Why do millennials love queueing at bakeries now?
If you live in one of the UK’s cities, you’ll have seen us. Dozens of bodies standing in snaking queues in the bitter cold or blaring sun, all in the hope of buying… pastries. New bakeries are opening up at a growing rate, offering rare asparagus croissants, Malaysian steak bakes and maritozzi – and we’re lapping it up.
But what’s behind the rapid rise in popularity of independent bakeries among those of us in our 20s and 30s? Can a croissant or focaccia sandwich really be worth a 30-minute wait? Let’s see…
Unsurprisingly, London has the highest density of speciality bakeries. First there was Hackney’s The Dusty Knuckle, E5 Bakehouse and Bermondsey’s The Little Bread Pedlar. Then, in 2019, Pophams. Now we have Camberwell’s Toad, Russell Square’s Fortitude Bakehouse, Haggerston’s Forno, Ladbroke Grove’s Layla, Dulwich’s Eric’s, and Anerley’s Chatsworth Bakehouse. Soon there will be Quince joining the masses. All are independently owned small businesses, making a living selling pastries, breads and/or sandwiches. And with each new opening the queues seem to get longer and the Instagram followings bigger and more global.
It’s not just London where the trend is growing. Manchester’s Long Boi’s Bakehouse, Sheffield’s Forge Bakehouse, Bath’s Landrace, The Bristol Loaf, York’s Flori, and Liverpool’s Mon Petit Chou and Bake Sale, among others, are just as popular with locals. What’s going on? The sharp incline in demand and supply can’t purely be down to our love of the holy croissant or the allure of a spongy slice of focaccia (though of course that comes into it).
The difficulties hospitality owners face when opening a business surely play a part. The road to starting a bakery has fewer obstacles and is less expensive than opening a restaurant. You don’t need a liquor licence, your primary ingredient is flour – which even when top quality is less expensive than a lot of goods – and your equipment is limited to mixers and ovens, with no need for crockery, cutlery, cookware or, crucially, a space large enough to sit customers.
Running a bakery can also offer more sociable hours than running a restaurant… for morning people, anyway. Bakers may start at 5am – some as early as 3am – but that means they can shut up shop by 2 or 3pm and enjoy the rest of their day… even if they need to be in bed by 9. The work is hard and it’s physical, but as the nature of employment changes and flexible working has become more the norm, shouldn’t hard-working hospitality owners in their 20s and 30s get a taste of that more flexible life, too? Dee Rettali of Bloomsbury’s Fortitude Bakehouse says she and her staff “work together to figure out the best work schedule for each person on the team.” And at Eric’s in East Dulwich, the doors are only open on Fridays and Saturdays.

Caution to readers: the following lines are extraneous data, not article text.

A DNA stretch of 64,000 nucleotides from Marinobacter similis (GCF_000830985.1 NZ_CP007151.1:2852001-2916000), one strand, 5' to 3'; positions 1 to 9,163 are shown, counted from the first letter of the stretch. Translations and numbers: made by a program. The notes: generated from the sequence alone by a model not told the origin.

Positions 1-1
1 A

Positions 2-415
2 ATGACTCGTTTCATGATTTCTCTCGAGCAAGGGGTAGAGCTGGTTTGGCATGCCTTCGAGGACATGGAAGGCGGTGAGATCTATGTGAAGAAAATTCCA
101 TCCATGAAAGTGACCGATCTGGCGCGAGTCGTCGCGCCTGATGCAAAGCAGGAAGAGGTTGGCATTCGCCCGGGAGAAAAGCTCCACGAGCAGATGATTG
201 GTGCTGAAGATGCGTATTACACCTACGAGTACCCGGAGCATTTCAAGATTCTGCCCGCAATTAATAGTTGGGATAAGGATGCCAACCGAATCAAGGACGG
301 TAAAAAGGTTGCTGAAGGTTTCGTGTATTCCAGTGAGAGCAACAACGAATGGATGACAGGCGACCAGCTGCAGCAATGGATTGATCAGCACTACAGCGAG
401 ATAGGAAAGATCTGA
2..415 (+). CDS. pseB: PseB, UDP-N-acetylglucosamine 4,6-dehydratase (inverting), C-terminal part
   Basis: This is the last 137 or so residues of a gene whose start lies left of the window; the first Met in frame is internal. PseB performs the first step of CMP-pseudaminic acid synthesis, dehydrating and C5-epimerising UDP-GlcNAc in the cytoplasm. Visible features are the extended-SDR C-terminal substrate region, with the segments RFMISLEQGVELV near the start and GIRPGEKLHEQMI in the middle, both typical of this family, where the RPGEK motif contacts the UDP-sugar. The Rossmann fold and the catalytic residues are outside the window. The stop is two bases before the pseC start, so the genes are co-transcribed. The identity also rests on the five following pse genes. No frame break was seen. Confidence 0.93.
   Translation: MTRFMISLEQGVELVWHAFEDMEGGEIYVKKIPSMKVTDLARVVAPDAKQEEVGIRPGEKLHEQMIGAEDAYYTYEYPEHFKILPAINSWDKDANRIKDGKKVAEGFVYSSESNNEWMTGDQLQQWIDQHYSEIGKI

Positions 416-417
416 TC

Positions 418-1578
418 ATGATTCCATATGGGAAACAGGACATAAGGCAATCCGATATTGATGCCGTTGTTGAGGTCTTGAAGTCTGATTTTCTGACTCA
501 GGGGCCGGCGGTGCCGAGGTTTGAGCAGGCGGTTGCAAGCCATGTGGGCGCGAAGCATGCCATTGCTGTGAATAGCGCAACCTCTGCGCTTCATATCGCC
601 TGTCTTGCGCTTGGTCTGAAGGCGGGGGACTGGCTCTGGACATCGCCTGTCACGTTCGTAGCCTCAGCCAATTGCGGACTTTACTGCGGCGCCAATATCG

Opening your own business offers the chance to create your own systems and practices, something Paris Bargchi and Anna Higham of soon-to-open Quince Bakery have valued. The two crowdfunded for the capital to open their own bakery: “Funding was a huge hurdle to get over,” says Anna. “We didn’t want to ask for too much as it is such a tricky financial time all round, so we found the lowest figure that made sense. When we started asking for money it was terrifying and we felt incredibly vulnerable, but the positive relationships we’d built over our careers came to the fore. We’ve been overwhelmed with people’s generosity and belief in us.”
A baked good offers all the hope, butter and sweet comfort our stomach and heart desires – for less than a fiver. It’s that pocket-sized, edible encouragement you need when times are hard and the power of your paycheck is shrinking.
The current economic crisis plays a part, too. We consumers have less in our pockets to spend on meals out, with even takeaways seeing a decline. But we have to get our silly, pick-me-up treats somewhere. A beautifully made pastry offers all the hope, butter and sweet comfort our stomach and heart desires, for less than a fiver. It’s that pocket-sized, edible encouragement you need when times are hard and the power of your paycheck is shrinking. It’s ‘cheer up love, it might never happen’ in pastry form.